RSPB launches ‘Save Birds of Prey’ fundraising campaign for children

The RSPB has launched a new fundraising campaign called ‘Save Birds of Prey’. It’s aimed at children and is encouraging them to help raise money to buy kit for ‘bird of prey detectives’.

It’s not just about raising funds. It’s about educating children about British raptors and the on-going criminal persecution of these birds. It’s the latest in a long line of RSPB efforts to raise awareness about this issue, following on from their successful petition last year which was signed by over 200,000 people wanting to see an end to illegal raptor persecution (see here).

RSPB press release about the new Save Birds of Prey Campaign here

RSPB Save Birds of Prey campaign webpage here

Police apparently fail to attend suspected multiple buzzard poisoning

Late last week, three dead buzzards were found next to a suspected poisoned rabbit carcass in an area with a long track record of raptor poisoning incidents. The person who found the dead birds took some photographs before returning home to alert the police. The police allegedly informed him later that night that they couldn’t attend, and instead they asked him to collect the evidence(!). When he returned to the scene, unsurprisingly the three dead buzzards and the suspected rabbit bait had vanished. A dead magpie, perhaps missed by the suspected poisoners, was recovered from the scene and has been sent for toxicology testing.

Clear cut evidence, if it was needed, that the ‘official’ annual poisoning figures released each year are indeed just the tip of the iceberg. These three buzzards will not be included because they’re unavailable for analysis.

The location where they were discovered was in the Drumbanagher/Poyntzpass area of Northern Ireland, an area known for commercial game-shooting interests. The following birds have all been confirmed poisoned in this area in recent years:

2006 – 1 x buzzard confirmed poisoned.

2008 – 4 x buzzards confirmed poisoned (alphachloralose).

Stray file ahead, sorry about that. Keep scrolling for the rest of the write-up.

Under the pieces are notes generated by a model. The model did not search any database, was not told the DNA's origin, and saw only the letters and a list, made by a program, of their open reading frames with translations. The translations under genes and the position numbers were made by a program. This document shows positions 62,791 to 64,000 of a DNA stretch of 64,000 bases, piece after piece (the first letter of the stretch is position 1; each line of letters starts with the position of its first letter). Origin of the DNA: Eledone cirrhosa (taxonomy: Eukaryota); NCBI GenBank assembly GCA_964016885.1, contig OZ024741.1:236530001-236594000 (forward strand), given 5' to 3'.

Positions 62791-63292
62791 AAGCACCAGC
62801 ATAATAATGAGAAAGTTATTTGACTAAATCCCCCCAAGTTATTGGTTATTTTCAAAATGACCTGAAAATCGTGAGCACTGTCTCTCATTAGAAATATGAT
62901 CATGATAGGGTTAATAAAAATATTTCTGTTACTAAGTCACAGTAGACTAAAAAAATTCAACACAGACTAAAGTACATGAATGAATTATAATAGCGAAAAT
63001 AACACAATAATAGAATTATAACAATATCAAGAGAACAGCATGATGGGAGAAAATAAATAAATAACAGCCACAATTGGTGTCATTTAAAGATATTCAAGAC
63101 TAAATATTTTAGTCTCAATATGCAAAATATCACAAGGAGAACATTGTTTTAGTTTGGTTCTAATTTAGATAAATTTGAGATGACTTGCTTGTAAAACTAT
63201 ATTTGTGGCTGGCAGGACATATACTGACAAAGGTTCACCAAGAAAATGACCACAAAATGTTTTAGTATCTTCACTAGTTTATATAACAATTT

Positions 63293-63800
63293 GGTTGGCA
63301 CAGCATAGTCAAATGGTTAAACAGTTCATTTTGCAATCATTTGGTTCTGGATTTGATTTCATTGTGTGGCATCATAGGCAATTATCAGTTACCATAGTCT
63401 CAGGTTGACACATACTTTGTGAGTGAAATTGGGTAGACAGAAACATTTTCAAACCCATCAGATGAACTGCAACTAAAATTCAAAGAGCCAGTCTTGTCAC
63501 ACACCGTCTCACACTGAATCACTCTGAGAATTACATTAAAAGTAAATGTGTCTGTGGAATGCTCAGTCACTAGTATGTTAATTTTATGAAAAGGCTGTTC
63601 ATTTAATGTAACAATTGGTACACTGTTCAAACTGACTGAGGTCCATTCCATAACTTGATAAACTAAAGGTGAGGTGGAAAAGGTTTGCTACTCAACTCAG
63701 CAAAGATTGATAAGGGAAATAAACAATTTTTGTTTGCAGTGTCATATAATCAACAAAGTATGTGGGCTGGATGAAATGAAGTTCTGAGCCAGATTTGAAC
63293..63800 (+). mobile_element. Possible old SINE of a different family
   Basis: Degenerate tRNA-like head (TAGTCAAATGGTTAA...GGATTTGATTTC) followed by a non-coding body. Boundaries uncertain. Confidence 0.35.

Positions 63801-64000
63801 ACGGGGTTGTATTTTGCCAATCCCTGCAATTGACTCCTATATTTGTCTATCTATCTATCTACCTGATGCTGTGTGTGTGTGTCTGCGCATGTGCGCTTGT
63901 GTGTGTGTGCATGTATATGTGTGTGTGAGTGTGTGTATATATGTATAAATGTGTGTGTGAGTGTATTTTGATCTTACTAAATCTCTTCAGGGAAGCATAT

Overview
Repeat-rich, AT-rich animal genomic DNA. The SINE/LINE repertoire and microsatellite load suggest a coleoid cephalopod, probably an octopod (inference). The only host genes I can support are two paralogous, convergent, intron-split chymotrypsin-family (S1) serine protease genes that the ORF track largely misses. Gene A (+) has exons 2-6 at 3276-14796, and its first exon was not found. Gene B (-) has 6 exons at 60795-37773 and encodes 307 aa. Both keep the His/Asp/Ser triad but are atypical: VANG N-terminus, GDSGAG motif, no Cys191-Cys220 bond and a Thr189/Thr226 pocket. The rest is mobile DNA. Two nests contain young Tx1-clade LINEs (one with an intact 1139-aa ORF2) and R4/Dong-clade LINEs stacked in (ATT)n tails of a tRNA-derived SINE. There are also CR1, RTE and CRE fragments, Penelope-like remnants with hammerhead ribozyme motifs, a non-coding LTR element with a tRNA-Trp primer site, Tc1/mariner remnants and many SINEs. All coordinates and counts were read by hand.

2009 – 2 x red kites confirmed poisoned (alphachloralose). One survived, the second bird died.

2011 – 1 x buzzard found under a hedge, too badly decomposed for analysis. 3 x buzzards suspected poisoning – carcasses removed before police investigate. Dead magpie sent for analysis.

Thank you to the contributor who sent us this information.

UPDATE: The magpie tested positive for Alphachloralose.

Peregrine poisoning incidents not made public until 15 months later

An article published in the Scotsman last week reports on two peregrine poisoning incidents that took place in April and May 2010, that have only just been made public.

The birds were found dead at a quarry in the West Lothian town of Kirknewton, and both had been poisoned by the banned pesticide Aldicarb. The head of one of the peregrines had been severed and removed – possibly as a trophy.

The two incidents only came to light after the publication last week of the government’s 2010 poisoning report. Lothian & Borders police have not identified any suspects. Perhaps if they’d publicised the incidents at the time they occurred they may have got some leads.

Full story in the Scotsman here

More raptor poisonings in Ireland

Two young buzzards and a sparrowhawk have been illegally poisoned in Ireland. The bait this time? Live pigeons, that were smeared with the banned pesticide Carbofuran, tethered to the ground with wire with their wings clipped.